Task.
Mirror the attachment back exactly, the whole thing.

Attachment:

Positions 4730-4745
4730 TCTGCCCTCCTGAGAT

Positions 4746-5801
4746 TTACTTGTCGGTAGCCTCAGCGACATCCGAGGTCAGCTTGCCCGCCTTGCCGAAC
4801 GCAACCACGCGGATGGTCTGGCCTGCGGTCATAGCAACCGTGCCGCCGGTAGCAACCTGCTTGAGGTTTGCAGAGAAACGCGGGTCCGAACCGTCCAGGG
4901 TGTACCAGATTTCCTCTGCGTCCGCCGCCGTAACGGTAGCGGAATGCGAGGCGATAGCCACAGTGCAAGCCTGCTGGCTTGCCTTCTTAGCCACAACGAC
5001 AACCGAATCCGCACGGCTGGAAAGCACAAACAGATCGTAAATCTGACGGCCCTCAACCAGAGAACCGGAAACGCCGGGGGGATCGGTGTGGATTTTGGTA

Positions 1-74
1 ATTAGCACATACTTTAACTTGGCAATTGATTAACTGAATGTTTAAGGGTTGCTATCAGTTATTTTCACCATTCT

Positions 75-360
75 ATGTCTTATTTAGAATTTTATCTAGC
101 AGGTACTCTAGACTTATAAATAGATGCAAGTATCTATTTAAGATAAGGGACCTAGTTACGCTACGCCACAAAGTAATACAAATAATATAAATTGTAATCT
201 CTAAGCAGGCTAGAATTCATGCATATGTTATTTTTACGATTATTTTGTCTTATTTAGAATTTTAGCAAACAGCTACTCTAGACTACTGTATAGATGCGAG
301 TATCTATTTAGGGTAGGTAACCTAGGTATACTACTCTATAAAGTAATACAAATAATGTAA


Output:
Positions 4730-4745
4730 TCTGCCCTCCTGAGAT

Positions 4746-5801
4746 TTACTTGTCGGTAGCCTCAGCGACATCCGAGGTCAGCTTGCCCGCCTTGCCGAAC
4801 GCAACCACGCGGATGGTCTGGCCTGCGGTCATAGCAACCGTGCCGCCGGTAGCAACCTGCTTGAGGTTTGCAGAGAAACGCGGGTCCGAACCGTCCAGGG
4901 TGTACCAGATTTCCTCTGCGTCCGCCGCCGTAACGGTAGCGGAATGCGAGGCGATAGCCACAGTGCAAGCCTGCTGGCTTGCCTTCTTAGCCACAACGAC
5001 AACCGAATCCGCACGGCTGGAAAGCACAAACAGATCGTAAATCTGACGGCCCTCAACCAGAGAACCGGAAACGCCGGGGGGATCGGTGTGGATTTTGGTA

Positions 1-74
1 ATTAGCACATACTTTAACTTGGCAATTGATTAACTGAATGTTTAAGGGTTGCTATCAGTTATTTTCACCATTCT

Positions 75-360
75 ATGTCTTATTTAGAATTTTATCTAGC
101 AGGTACTCTAGACTTATAAATAGATGCAAGTATCTATTTAAGATAAGGGACCTAGTTACGCTACGCCACAAAGTAATACAAATAATATAAATTGTAATCT
201 CTAAGCAGGCTAGAATTCATGCATATGTTATTTTTACGATTATTTTGTCTTATTTAGAATTTTAGCAAACAGCTACTCTAGACTACTGTATAGATGCGAG
301 TATCTATTTAGGGTAGGTAACCTAGGTATACTACTCTATAAAGTAATACAAATAATGTAA